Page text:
By BRETT WILKISON
THE PRESS DEMOCRAT
Two influential labor coalitions Wednesday called for Sonoma County Supervisor Efren Carrillo to resign, saying he has displayed “a pattern of poor choices and bad behavior” that have brought “shame and discredit” on the county and that he can no longer effectively represent his district or residents countywide.
The call for Carrillo to step down is the first by entities with a major role in local politics.
Together, the North Bay Labor Council and the Sonoma, Lake & Mendocino Building and Construction Trades Council represent about 60,000 workers in public and private-sector unions and labor organizations across the region. Both coalitions endorsed Carrillo in 2012. They and their affiliated unions donated more than $13,000 dollars to his successful re-election campaign.
But conduct that led to his July 13 arrest on suspicion of burglary and prowling — behavior that his four fellow county supervisors condemned in a public meeting Tuesday — “have brought such shame and derision to the Sonoma County Board of Supervisors that he can no longer fulfill his duties as required,” the groups said Wednesday in a written statement.
“While it is an unpleasant reality, the facts are such that Supervisor Carrillo has become a liability to the county instead of an asset,” the groups said. “We respectfully request that Supervisor Carrillo focus on resolving his personal issues and put the needs and best interests of the voters in District 5 and the County of Sonoma and its Board of Supervisors ahead of his own and resign his position.”
The stance — the result of membership votes taken by both groups according to one of their leaders — could trigger similar calls by other organizations that have backed Carrillo in the past. Some of his sharpest critics, including liberal Democratic activists, already have called for him to step down and vowed to press ahead with a recall should he not resign.
Jack Buckhorn, president of the North Bay Labor Council and secretary-treasurer of the tri-county Building Trades Council, said the two groups would wait until Carrillo’s Aug. 30 court date before making a decision to form or join any recall effort. They would have substantial financial resources at their disposal should they take that step.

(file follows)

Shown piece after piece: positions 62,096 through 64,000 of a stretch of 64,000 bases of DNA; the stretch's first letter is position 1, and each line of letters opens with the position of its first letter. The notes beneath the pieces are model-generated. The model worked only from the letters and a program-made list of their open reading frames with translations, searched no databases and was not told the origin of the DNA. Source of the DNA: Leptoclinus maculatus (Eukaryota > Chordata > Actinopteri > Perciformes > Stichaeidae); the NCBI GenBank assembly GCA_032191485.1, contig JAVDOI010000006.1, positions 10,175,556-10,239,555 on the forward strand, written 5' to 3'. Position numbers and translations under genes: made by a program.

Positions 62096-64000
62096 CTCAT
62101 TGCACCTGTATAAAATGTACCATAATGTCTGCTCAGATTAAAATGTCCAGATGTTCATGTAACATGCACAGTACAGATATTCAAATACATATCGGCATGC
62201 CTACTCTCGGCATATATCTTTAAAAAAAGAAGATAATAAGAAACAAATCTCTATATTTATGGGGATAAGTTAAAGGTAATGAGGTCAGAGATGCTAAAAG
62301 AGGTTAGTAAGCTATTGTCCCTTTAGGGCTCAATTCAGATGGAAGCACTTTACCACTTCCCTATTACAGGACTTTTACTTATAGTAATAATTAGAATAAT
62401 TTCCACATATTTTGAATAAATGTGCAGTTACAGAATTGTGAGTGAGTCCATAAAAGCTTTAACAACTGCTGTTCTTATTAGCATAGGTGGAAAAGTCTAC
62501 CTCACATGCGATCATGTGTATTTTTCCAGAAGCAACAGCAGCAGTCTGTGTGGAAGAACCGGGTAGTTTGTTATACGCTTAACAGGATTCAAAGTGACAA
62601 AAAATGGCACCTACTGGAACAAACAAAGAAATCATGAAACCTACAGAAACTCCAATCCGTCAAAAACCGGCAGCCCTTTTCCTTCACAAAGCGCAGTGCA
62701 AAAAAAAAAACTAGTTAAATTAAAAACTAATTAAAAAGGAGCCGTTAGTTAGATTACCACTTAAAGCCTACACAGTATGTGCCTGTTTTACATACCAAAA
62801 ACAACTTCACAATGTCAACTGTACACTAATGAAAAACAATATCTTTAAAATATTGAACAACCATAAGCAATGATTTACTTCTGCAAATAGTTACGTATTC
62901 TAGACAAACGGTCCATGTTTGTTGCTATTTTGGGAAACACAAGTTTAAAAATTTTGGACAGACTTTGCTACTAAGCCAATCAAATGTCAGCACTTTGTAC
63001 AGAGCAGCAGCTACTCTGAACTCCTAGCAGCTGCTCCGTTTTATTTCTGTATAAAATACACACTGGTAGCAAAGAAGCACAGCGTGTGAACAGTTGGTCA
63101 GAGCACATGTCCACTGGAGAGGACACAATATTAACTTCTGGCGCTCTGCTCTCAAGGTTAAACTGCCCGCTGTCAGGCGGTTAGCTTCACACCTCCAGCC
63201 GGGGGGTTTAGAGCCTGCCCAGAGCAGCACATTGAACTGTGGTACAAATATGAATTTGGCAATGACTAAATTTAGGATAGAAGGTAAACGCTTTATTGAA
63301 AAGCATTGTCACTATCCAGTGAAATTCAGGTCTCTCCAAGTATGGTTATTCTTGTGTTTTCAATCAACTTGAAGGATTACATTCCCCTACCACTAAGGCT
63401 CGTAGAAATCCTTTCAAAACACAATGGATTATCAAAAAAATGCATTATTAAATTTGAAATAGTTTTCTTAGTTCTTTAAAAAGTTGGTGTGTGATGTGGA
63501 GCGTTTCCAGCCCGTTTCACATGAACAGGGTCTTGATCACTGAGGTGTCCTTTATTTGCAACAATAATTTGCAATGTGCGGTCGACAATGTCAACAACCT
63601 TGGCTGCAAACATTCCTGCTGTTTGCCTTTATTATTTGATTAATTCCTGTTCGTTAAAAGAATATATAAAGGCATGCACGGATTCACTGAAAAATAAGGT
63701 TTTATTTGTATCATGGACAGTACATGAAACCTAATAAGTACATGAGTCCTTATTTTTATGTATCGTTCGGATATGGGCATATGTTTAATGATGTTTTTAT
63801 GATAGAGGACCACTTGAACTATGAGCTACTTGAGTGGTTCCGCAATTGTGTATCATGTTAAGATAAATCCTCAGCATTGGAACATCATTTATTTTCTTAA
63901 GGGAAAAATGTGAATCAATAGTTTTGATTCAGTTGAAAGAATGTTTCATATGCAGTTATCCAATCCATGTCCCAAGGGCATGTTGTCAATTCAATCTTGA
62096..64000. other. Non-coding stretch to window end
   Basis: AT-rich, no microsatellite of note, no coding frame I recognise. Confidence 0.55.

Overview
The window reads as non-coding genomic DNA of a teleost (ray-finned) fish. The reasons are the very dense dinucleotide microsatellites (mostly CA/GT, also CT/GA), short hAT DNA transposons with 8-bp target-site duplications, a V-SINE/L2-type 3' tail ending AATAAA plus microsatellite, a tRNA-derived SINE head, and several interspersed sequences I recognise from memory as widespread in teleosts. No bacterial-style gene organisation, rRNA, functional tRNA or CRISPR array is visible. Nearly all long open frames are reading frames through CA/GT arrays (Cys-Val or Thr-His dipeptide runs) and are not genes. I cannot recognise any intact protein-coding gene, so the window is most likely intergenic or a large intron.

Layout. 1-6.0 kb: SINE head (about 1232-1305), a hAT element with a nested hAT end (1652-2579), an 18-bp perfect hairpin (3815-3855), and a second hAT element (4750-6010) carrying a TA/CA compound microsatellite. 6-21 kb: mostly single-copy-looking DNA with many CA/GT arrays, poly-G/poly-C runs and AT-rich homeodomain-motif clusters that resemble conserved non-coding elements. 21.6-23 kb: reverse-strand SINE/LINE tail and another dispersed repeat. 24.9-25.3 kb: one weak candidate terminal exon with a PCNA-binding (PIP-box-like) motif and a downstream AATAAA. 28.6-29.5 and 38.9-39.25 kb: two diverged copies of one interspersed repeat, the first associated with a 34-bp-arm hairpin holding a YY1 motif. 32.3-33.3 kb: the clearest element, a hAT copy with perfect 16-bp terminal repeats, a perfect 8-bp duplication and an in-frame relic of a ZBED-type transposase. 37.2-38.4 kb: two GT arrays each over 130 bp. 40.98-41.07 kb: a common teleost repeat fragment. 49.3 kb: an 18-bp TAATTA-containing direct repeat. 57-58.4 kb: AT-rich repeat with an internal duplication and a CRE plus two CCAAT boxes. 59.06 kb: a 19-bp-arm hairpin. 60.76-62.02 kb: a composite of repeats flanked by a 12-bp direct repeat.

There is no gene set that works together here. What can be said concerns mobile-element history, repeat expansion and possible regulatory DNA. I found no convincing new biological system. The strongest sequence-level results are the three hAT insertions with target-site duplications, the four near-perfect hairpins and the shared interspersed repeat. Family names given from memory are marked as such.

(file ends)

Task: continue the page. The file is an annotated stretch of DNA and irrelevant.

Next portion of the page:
The groups’ call also could put stronger pressure on the Sonoma County Democratic Party to take a position on Carrillo’s immediate future as an officeholder. A son of Mexican immigrants and a rising star in the state party, he was widely expected before his arrest to announce a bid next year for a seat in the state Legislature. Those rumors evaporated after his latest arrest, his second in 10 months.
Carrillo’s current legal woes notwithstanding, opposition from the two labor coalitions represents another formidable obstacle to any bid by the embattled supervisor to hold on to his county seat. He is next up for election in 2016.
One local political expert said he was surprised the call for Carrillo’s resignation had not happened sooner.
Now that it has, said David McCuan, a Sonoma State University political scientist, both it and the criticism from the Board of Supervisors could “provide political cover” to other supporters considering withdrawing their endorsement or calling for his resignation.
“The key development here is whether or not there is a domino effect with other groups,” McCuan said. “Does this open the door to subsequent groups rolling out an indictment of Carrillo before his court hearing?”
Carrillo’s July 13 arrest came after a pair of 911 calls from a woman in his west Santa Rosa neighborhood reporting that a man — later identified as the 32-year-old Carrillo, according to police — had tried to break into her home through a bedroom window.